Many of you received a tan card from the city's Assessor's Office last month. Did you like what you saw?
Sound off on the important issues at
I'm appealing my property-tax assessment, and I'd like to share why. My first issue is accuracy. Last fall, three houses in my neighborhood sold for less than their assessments. Two of the homes sold for more than 10 percent under the assessment and the other for 5 percent under. Check the selling price of homes recently sold in your neighborhood by calling a Realtor. Compare the selling price to the assessments. Is there an appreciable difference? Check assessments by going online to the city's assessor's roll. Houses can be located by street, owner's name or address.
My second issue has to do with the per-square-foot assessment. Divide your assessment by your square footage, then search the Finance Office's database to locate houses in your neighborhood that you feel are comparable. Then figure out their per-square-foot assessment and compare your neighbor's to yours.
A comparable house to mine has a per-square-footage assessment that is $20 per square foot less than mine. That translates into about a $42,000 difference in total assessment. That's more than a 10 percent difference. Who would you rather have spending your money, you or the city?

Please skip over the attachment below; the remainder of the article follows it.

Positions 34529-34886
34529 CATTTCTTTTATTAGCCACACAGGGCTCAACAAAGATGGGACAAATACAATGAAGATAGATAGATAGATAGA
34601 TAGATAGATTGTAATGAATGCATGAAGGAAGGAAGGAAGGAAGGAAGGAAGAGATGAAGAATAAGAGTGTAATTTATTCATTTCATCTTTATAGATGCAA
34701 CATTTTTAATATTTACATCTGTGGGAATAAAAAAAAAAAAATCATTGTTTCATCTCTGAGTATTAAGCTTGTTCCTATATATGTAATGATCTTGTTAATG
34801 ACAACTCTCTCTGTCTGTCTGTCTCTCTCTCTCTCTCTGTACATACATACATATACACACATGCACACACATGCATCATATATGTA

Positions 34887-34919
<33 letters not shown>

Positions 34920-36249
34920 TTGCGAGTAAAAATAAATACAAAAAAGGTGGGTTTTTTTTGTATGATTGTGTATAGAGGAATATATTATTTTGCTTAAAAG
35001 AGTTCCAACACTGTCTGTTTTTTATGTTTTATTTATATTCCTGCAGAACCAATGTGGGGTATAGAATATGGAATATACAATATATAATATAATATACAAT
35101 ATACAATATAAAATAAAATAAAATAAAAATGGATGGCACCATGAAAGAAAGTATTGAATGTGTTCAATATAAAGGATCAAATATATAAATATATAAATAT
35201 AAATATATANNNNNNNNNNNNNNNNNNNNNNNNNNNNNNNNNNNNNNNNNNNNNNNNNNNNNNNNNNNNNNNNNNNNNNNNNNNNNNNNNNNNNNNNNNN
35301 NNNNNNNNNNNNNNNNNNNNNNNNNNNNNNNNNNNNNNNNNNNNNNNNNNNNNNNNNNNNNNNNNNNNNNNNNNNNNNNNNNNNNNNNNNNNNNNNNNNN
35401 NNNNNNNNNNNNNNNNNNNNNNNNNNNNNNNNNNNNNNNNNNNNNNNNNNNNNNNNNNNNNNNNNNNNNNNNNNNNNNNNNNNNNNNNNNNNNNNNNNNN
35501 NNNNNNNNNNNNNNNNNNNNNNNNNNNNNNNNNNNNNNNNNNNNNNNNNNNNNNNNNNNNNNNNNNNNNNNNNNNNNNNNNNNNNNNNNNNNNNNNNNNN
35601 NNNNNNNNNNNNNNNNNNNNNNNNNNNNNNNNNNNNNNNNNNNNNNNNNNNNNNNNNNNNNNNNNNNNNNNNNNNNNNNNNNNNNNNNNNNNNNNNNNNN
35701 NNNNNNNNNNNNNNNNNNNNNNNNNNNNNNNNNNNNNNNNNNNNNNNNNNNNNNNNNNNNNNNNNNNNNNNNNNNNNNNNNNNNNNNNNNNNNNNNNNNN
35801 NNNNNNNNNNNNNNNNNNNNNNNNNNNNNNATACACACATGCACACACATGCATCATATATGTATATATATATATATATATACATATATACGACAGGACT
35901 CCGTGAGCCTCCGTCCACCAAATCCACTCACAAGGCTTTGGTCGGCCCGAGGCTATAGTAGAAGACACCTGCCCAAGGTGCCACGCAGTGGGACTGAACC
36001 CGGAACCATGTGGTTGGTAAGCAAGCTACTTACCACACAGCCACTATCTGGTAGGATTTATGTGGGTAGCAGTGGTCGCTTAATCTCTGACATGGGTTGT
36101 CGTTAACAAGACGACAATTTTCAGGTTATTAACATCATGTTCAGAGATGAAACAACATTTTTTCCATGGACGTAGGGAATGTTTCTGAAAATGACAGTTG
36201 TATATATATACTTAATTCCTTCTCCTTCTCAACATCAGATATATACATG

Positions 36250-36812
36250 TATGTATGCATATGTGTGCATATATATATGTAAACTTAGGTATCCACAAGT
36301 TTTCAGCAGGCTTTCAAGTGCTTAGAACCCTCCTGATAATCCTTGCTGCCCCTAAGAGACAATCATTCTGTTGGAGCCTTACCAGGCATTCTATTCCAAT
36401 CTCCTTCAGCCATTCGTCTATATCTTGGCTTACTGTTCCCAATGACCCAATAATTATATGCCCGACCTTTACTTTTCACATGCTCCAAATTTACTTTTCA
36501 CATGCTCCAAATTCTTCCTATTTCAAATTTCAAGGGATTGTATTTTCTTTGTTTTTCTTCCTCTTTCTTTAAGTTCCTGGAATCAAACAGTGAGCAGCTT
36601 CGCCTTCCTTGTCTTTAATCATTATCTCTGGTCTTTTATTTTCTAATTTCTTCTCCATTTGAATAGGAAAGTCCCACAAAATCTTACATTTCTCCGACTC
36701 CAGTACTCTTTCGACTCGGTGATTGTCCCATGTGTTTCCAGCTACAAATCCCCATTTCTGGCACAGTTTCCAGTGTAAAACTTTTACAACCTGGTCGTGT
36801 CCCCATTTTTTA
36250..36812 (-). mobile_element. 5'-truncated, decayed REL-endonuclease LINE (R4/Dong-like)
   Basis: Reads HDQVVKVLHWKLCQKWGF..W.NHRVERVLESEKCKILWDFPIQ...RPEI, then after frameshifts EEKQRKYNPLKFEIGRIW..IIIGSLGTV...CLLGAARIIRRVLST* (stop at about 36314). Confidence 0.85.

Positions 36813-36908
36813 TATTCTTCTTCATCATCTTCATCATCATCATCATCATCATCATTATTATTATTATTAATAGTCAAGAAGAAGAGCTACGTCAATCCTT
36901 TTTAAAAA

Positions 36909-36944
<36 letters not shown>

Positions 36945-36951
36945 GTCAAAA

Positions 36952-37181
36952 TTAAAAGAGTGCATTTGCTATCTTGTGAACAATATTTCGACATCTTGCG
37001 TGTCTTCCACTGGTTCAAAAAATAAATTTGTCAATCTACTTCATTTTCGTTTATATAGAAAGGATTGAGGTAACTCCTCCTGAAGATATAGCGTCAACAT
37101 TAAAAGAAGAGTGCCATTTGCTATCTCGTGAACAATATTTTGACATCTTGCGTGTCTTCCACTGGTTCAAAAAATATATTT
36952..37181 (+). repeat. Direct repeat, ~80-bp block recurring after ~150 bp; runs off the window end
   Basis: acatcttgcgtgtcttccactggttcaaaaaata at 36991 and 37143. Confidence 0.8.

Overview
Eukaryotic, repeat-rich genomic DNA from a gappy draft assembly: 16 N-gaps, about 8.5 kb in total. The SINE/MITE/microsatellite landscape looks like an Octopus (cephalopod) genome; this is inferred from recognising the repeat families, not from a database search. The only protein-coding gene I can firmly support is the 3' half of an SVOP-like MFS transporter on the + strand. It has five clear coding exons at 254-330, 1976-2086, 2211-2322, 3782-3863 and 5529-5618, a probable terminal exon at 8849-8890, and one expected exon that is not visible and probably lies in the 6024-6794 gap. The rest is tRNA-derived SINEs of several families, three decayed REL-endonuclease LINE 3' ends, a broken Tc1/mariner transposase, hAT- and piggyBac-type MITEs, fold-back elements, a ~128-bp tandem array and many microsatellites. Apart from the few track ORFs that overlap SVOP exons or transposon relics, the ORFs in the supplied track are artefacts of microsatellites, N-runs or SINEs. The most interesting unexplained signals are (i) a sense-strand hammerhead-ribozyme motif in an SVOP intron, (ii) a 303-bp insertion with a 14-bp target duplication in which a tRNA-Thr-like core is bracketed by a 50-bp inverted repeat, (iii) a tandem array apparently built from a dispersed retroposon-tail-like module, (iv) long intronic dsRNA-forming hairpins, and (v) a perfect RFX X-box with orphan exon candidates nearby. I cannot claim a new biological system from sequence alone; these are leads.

Dealing with the Assessor's Office isn't fun. Assessors walk through your house making mental notes of all they see and translate that information into a checklist. One came to my house last year and swaggered through as if he were checking off everything he might add on to get my assessment up.
After I filed my appeal, I was told by an assessor that my assessment was actually going up. He said he had run more current numbers from neighborhood house sales that upped the assessment by about $4,000, but if I dropped my appeal, he would let the lower figure stand. Did I feel a bit intimidated?
Do we need a property-tax ceiling like that recently passed in Fairbanks? That would be one way of dealing with this situation. We currently pay more than $12 million in property tax. That's more than double the tax that my brother-in-law pays in a comparable-sized city in southwest Washington. How about $9 million, or 25 percent less? Seems fair to me.
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